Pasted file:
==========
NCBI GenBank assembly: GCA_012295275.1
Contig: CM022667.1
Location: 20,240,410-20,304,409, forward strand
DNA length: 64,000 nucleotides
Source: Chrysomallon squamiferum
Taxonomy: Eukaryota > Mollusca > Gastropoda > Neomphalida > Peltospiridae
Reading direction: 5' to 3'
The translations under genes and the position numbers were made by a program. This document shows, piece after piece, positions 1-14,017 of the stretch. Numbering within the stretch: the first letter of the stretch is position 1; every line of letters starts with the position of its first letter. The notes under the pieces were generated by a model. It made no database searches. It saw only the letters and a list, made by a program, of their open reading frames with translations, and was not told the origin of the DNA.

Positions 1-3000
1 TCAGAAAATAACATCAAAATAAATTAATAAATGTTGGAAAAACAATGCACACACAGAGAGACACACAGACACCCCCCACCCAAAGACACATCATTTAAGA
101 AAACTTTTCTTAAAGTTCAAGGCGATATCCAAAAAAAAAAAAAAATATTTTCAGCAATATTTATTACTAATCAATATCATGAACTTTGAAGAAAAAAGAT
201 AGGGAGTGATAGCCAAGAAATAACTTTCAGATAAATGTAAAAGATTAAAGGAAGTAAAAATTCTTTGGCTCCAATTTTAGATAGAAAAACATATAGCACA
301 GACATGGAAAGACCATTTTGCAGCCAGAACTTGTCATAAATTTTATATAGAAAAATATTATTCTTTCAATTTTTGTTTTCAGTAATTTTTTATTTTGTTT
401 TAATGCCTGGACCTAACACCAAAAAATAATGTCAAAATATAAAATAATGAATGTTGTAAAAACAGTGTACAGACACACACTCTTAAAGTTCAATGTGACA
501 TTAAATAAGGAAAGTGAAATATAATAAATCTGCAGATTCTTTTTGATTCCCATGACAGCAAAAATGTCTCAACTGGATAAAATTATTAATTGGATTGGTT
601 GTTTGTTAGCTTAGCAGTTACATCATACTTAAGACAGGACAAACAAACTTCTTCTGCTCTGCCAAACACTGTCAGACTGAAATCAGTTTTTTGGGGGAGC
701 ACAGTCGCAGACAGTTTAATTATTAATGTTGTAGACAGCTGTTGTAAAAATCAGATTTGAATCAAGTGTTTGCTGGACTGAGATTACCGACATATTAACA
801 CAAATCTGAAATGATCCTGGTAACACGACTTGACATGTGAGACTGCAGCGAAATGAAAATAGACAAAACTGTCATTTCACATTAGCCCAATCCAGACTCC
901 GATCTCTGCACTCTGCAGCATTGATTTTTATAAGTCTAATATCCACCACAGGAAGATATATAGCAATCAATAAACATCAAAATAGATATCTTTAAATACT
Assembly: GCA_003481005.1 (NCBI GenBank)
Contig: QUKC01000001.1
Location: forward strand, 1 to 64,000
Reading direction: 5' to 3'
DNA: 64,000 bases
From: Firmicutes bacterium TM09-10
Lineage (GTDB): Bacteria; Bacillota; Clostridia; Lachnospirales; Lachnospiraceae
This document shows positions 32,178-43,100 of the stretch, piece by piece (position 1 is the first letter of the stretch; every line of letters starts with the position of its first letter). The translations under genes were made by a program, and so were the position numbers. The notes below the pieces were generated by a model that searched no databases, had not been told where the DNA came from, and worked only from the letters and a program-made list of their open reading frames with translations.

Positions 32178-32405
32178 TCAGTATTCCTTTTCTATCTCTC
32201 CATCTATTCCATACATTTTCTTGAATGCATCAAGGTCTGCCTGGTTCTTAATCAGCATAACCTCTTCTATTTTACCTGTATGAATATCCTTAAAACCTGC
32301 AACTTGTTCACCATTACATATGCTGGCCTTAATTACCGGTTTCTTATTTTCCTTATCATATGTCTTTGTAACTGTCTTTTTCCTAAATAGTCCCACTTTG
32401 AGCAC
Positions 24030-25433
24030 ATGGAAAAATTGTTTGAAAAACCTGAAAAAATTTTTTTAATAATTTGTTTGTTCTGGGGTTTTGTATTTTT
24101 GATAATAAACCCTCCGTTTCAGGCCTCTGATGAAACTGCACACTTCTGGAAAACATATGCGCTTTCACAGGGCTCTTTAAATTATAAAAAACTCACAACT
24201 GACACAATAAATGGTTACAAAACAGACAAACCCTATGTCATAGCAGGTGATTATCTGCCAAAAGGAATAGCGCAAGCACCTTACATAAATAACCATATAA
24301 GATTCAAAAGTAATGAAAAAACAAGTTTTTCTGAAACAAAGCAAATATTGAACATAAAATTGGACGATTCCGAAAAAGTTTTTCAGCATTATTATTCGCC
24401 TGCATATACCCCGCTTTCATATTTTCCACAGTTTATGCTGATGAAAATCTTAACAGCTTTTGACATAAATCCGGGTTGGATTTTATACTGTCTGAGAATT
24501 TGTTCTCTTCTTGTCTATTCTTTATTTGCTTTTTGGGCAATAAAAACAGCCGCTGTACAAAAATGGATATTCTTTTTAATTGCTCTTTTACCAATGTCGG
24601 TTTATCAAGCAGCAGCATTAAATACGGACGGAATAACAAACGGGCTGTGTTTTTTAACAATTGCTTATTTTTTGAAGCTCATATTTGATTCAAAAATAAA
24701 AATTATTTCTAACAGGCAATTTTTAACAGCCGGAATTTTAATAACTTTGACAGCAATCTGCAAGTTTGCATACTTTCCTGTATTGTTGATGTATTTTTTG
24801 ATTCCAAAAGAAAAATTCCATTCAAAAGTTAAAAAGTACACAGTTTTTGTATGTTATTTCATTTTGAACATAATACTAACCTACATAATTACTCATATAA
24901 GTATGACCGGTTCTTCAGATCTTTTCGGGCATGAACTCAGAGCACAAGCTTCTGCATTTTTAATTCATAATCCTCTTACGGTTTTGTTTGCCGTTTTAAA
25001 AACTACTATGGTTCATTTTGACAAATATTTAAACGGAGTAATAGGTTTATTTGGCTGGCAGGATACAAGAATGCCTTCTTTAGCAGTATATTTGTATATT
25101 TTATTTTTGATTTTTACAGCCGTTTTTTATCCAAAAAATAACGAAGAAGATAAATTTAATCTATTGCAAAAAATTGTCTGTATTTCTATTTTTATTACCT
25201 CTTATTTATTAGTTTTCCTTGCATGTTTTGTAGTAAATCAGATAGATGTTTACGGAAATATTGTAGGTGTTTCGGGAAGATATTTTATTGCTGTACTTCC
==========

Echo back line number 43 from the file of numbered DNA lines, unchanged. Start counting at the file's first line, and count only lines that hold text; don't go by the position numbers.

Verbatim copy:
24901 GTATGACCGGTTCTTCAGATCTTTTCGGGCATGAACTCAGAGCACAAGCTTCTGCATTTTTAATTCATAATCCTCTTACGGTTTTGTTTGCCGTTTTAAA